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Home/The State of the Union/Vaccine Passports, a New Segregation

Vaccine Passports, a New Segregation

Unvaccinated to the left, please.

NEW YORK CITY - SEPTEMBER 5 2016: NYC Mayor Bill de Blasio. A Katz/Shutterstock

Bill de Blasio is ushering in a new two-class system in New York City. The protected class: those who are vaccinated. The underclass: anyone who doesn’t comply.

As the New York City mayor announced a vaccine requirement for entrance into all restaurants, gyms, performances and other activities in the city on Tuesday, he left no doubt as to the purpose of his controversial move.

“We think it is so important to make clear that if you are vaccinated, you get to benefit in all sorts of ways,” the New York Timesreported de Blasio said in a Monday interview with NY1. “You get to live a better life. Besides your health in general, you get to participate in many, any things. And if you’re unvaccinated, there are going to be fewer and fewer things that you’re able to do.”

It’s the same thing we’ve been hearing since the pandemic began—you’re anti-science if you disagree with us—only this time, it affects whether you can enter a restaurant or go to the gym.

From the party that calls everyone to the right of it a racist, it’s ironic that such discrimination based on jab-status is not merely permitted but applauded. To ask a citizenship question on a census is racist, but to bar entry into a restaurant or cruise ship is just #doingourpart to care for others. Does anyone want to bet illegal immigrants at the U.S.-Mexico border will be half as stringently vetted, for either vaccination papers or a negative Covid-19 test?

It’s even more ironic in view of the fact that 59 percent of vaccinated Americans are white, while black Americans represent a mere 9 percent of the vaccinated population, according to statistics from Kaiser Family Foundation as of July 21, 2021. (Hispanic and Asian Americans represent 16 percent and 6 percent, respectively.) In other words, the new segregation looks a lot like the old one.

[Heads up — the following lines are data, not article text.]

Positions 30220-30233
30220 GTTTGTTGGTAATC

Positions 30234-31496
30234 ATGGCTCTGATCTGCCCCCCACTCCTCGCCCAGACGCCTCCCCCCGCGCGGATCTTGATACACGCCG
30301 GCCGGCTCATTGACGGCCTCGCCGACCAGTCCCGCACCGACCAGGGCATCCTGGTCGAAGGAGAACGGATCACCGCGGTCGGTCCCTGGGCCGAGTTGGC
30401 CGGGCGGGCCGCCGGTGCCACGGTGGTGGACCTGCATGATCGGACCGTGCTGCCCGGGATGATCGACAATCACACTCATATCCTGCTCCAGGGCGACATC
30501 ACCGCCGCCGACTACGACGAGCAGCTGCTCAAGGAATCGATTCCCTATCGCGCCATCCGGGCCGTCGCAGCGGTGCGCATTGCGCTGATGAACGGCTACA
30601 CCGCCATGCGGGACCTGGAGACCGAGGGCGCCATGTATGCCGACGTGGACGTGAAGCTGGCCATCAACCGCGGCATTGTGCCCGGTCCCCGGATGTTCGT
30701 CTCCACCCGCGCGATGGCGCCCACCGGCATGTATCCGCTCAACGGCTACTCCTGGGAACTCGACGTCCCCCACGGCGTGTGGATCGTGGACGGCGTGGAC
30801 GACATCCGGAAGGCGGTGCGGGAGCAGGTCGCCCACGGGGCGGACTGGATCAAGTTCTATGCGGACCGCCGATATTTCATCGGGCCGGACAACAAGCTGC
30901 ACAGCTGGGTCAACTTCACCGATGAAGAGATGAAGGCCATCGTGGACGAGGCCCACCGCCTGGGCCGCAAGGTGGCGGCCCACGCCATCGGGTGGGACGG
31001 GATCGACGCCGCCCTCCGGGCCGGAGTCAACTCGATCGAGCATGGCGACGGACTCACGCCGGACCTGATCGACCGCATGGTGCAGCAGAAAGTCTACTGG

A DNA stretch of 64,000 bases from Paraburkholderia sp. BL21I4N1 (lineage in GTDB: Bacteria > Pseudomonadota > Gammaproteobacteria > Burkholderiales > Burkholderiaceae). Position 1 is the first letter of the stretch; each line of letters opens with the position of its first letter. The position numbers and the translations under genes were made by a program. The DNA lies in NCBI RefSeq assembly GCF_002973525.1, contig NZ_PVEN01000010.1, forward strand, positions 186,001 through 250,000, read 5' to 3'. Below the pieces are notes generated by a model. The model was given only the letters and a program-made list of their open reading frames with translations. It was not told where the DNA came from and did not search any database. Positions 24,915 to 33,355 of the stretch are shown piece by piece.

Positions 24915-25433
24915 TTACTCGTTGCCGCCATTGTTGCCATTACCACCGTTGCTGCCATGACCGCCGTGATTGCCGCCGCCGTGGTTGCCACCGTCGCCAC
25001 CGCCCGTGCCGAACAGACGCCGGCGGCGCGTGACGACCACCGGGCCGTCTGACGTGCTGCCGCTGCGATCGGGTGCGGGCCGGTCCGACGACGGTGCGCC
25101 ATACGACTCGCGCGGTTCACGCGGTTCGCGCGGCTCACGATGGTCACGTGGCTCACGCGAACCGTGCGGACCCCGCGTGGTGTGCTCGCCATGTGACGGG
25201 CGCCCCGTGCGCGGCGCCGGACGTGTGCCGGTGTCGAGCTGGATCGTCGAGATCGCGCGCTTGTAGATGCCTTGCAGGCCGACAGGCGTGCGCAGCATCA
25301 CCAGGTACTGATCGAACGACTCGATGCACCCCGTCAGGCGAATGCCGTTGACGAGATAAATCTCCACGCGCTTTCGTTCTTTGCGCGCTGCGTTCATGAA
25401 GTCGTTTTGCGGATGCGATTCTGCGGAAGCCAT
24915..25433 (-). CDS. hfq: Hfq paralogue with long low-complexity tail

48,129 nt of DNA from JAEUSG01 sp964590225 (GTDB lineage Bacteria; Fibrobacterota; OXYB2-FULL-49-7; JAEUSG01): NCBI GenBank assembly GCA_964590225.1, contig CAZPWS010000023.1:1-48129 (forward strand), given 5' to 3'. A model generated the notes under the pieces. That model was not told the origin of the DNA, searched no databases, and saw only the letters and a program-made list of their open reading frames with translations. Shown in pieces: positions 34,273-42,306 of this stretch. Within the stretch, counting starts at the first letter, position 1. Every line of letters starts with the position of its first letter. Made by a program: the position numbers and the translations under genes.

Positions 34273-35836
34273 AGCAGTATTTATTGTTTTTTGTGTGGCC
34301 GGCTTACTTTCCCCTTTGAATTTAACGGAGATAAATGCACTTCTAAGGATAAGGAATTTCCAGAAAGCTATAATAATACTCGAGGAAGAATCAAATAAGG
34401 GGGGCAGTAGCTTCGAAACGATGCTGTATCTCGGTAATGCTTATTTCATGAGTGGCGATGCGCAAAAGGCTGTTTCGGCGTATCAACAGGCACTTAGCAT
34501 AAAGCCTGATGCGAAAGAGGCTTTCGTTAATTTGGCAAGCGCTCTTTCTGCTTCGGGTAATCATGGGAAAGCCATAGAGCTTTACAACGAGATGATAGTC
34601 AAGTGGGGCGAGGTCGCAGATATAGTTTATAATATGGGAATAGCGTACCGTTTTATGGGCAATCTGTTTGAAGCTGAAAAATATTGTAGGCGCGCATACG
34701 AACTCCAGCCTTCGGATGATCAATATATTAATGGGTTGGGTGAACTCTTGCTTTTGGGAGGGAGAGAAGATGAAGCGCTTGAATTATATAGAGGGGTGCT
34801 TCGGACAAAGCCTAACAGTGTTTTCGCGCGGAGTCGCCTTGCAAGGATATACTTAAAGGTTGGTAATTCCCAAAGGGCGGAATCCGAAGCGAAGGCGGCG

De Blasio isn’t the first to encourage this new form of medical segregation, though he’s the first to make it law. Last month, Bloomberg News reported that “on cruises that allow them, the unvaccinated are second-class citizens.” The article detailed how on one Royal Caribbean ship, ironically named Freedom of the Seas, those who either haven’t been jabbed or decline to show a vaccine card “will be segregated to one deck of the main dining room and will be banned from some of the better, more intimate for-a-fee dining venues.” This includes families whose children remain unvaccinated.

“If you aren’t immunized and want to see a show, you’ll sit in a segregated area in the back of the theater. And you can only use the gym during specified hours,” Bloomberg wrote. The article also noted that the cost of a cruise is more than $100 higher per unvaccinated passenger, who is required to submit to no less than three separate Covid-19 tests during the cruise.

The proponents of this two-class system claim to be ushering in a new way forward—a better society safer for everyone. One can only hope that later generations will see it for what it actually is: discrimination, with a side of power politics.

about the author

Carmel Richardson is the 2021-2022 editorial fellow at The American Conservative. She received her B.A. from Hillsdale College in political philosophy with a minor in journalism. She firmly believes that the backroads are better than the interstate, and though she currently resides in Northern Virginia, her home state will always be Tennessee.

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